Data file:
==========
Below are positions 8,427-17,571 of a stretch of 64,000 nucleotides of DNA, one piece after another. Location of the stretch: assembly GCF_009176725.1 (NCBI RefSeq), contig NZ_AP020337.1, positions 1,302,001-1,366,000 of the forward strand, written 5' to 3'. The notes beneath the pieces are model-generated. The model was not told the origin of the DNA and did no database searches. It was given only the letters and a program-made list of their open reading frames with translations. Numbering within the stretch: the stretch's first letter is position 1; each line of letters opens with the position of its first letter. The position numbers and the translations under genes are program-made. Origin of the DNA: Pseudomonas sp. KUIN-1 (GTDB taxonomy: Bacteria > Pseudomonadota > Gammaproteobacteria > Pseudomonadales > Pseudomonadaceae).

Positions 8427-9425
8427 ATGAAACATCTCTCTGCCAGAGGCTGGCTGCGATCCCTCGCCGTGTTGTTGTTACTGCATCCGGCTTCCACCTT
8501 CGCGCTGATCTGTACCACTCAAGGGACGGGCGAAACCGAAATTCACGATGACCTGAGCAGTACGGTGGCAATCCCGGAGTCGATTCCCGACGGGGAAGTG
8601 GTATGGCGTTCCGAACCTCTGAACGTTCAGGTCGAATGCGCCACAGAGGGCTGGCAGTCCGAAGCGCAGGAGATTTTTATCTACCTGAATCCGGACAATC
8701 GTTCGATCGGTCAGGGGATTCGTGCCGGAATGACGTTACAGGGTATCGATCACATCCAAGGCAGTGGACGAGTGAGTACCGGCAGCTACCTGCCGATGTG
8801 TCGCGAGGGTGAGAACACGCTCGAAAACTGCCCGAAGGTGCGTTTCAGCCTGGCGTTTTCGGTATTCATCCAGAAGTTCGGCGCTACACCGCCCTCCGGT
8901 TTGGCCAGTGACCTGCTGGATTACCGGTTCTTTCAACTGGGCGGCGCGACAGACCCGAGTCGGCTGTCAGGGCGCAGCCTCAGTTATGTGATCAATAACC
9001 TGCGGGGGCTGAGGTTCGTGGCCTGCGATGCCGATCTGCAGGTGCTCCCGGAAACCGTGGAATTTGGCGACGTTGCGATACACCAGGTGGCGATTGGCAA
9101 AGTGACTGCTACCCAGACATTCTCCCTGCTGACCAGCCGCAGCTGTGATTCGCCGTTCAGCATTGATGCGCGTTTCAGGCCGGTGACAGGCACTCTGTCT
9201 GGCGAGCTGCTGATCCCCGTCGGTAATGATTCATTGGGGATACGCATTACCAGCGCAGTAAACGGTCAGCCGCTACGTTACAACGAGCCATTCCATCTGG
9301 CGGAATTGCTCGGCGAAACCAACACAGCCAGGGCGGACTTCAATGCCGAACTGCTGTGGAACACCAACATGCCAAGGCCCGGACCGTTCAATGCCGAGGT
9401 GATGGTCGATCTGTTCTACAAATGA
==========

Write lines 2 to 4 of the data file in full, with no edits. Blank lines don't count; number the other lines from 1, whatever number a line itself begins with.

Positions 8427-9425
8427 ATGAAACATCTCTCTGCCAGAGGCTGGCTGCGATCCCTCGCCGTGTTGTTGTTACTGCATCCGGCTTCCACCTT
8501 CGCGCTGATCTGTACCACTCAAGGGACGGGCGAAACCGAAATTCACGATGACCTGAGCAGTACGGTGGCAATCCCGGAGTCGATTCCCGACGGGGAAGTG